May 12, 2008 in Nation/World

President’s party upsets Serbian radicals

William J. Kole Associated Press
 

BELGRADE, Serbia – Serbia’s pro-Western president declared victory in Sunday’s parliamentary elections – a stunning upset over ultranationalists who tried to exploit anger over Kosovo’s independence and thwart the nation’s ambitions to join the European Union.

“This is a great day for Serbia,” Boris Tadic proclaimed after an independent monitoring group said his bloc won 39 percent – about 10 percent more than the ultranationalist Serbian Radical Party.

“The citizens of Serbia have confirmed Serbia’s European path,” he said. “Serbia will be in the European Union. We have promised that, and we will fulfill that.”

But Tadic said he wasn’t celebrating because his nationalist rivals could still team up against his Coalition for a European Serbia and try to form Serbia’s next government.

“I’m sure that those who wanted to return Serbia to the 1990s will try to overturn the electoral will of the people, but I will not allow it,” he told supporters, adding that he would propose a new prime minister from his own bloc.

Tadic’s opponents said their own vote tabulations confirmed the pro-Western forces’ victory – an astonishing turnabout after weeks of speculation that the Radicals would sweep to power together with Prime Minister Vojislav Kostunica’s conservative coalition.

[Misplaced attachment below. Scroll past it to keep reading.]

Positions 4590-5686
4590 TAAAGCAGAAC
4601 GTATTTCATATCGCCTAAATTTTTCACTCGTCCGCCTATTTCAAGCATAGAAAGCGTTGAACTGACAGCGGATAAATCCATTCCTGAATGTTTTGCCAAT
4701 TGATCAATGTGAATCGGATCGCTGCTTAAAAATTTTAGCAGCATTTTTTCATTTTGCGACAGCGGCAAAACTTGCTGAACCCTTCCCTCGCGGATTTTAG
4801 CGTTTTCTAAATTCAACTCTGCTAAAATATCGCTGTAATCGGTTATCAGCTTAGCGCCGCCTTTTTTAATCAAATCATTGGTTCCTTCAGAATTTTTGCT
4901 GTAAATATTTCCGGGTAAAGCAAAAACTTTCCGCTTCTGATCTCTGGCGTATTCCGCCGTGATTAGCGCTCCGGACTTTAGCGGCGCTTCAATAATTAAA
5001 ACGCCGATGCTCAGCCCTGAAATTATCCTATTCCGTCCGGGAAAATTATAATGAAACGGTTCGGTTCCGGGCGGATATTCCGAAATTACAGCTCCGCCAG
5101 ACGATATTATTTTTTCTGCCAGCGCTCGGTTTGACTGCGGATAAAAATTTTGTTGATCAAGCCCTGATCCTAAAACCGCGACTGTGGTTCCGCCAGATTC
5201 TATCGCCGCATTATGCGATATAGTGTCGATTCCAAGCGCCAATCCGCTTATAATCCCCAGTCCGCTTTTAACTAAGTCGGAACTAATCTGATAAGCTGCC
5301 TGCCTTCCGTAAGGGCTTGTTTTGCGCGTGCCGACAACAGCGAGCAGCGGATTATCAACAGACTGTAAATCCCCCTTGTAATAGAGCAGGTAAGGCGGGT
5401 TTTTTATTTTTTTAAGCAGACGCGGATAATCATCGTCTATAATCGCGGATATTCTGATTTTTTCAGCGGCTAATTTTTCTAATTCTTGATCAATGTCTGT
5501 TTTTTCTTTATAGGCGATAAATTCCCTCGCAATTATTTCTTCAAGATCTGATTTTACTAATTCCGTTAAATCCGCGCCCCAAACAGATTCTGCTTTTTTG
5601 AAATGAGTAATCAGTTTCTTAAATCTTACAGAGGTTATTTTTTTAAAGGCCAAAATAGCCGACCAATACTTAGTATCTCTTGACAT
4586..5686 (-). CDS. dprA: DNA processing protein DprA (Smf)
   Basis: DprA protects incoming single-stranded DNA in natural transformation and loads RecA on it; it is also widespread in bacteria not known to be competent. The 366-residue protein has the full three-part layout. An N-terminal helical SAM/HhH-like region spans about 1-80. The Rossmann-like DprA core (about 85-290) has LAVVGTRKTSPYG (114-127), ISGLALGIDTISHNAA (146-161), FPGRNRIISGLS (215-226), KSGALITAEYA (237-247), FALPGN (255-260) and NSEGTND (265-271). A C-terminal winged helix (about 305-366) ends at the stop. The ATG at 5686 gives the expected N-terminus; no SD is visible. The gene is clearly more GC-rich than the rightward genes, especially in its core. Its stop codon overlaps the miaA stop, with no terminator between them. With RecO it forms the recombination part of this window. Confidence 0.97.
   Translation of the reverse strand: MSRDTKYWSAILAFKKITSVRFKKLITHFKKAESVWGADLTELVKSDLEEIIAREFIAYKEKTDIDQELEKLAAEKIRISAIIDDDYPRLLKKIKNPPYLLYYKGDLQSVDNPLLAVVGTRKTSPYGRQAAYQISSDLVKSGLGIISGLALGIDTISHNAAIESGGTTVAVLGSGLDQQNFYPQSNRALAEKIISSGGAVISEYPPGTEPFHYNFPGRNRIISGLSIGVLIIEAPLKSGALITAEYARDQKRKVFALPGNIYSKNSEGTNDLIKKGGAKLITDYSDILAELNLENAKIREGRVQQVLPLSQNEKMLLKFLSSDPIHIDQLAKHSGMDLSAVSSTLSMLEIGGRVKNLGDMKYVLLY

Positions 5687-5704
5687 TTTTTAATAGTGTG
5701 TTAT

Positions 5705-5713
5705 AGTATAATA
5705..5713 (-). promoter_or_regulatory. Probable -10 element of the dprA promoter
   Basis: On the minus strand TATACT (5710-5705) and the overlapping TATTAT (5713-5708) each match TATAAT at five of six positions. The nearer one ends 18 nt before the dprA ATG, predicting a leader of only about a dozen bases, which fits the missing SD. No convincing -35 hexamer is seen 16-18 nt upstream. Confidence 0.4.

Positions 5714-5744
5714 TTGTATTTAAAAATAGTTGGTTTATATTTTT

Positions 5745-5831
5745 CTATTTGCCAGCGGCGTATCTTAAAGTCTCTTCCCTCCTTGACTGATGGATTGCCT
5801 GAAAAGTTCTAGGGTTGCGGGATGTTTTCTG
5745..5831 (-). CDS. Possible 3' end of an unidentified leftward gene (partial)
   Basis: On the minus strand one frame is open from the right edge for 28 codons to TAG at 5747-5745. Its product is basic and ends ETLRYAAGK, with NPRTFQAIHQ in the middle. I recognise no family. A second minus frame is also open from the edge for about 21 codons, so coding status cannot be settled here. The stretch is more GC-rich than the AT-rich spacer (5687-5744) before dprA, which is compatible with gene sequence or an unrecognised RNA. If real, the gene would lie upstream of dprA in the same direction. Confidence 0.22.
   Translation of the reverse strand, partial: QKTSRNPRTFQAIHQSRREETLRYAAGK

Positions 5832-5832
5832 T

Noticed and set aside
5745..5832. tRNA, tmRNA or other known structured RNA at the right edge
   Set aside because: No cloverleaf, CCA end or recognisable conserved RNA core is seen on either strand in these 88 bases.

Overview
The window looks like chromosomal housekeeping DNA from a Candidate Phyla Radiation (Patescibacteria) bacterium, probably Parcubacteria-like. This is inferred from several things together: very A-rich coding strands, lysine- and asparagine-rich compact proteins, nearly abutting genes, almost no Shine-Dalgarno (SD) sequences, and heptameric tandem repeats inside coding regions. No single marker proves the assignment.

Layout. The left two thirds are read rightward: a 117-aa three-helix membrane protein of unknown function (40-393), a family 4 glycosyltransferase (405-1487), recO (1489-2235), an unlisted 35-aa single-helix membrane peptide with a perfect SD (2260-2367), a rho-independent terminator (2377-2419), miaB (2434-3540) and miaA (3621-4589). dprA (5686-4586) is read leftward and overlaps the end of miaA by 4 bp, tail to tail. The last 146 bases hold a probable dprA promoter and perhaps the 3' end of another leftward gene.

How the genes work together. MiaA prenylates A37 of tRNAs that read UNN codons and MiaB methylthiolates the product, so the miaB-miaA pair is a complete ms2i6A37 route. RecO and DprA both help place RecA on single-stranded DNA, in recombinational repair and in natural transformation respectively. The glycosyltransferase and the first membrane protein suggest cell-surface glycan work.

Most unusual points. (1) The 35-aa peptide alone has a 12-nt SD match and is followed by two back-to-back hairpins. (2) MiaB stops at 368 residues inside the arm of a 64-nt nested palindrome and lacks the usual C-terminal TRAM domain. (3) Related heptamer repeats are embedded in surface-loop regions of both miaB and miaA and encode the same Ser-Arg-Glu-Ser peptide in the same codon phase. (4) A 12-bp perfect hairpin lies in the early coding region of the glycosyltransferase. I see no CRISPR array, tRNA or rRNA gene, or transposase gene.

Official results were not expected until today, but the state electoral commission issued partial results that corresponded to the projections of the Center for Free Elections and Democracy and the tabulations of the main parties.

The respected center, whose representatives observed vote tallying at polling stations across Serbia, said Tomislav Nikolic’s Radicals were running a distant second with 28.6 percent, and Kostunica’s bloc had about 11.6 percent. It said the Socialists had about 8.2 percent – their best result since Milosevic’s ouster in 2000.

Sunday’s elections were the first in Serbia since Kosovo declared independence in February.

Many had expected widespread anger to propel the Radicals to victory and warned that it could plunge the country into fresh isolation.

Officials said turnout was about 60 percent – lower than in January’s presidential elections, but strong for a parliamentary vote.

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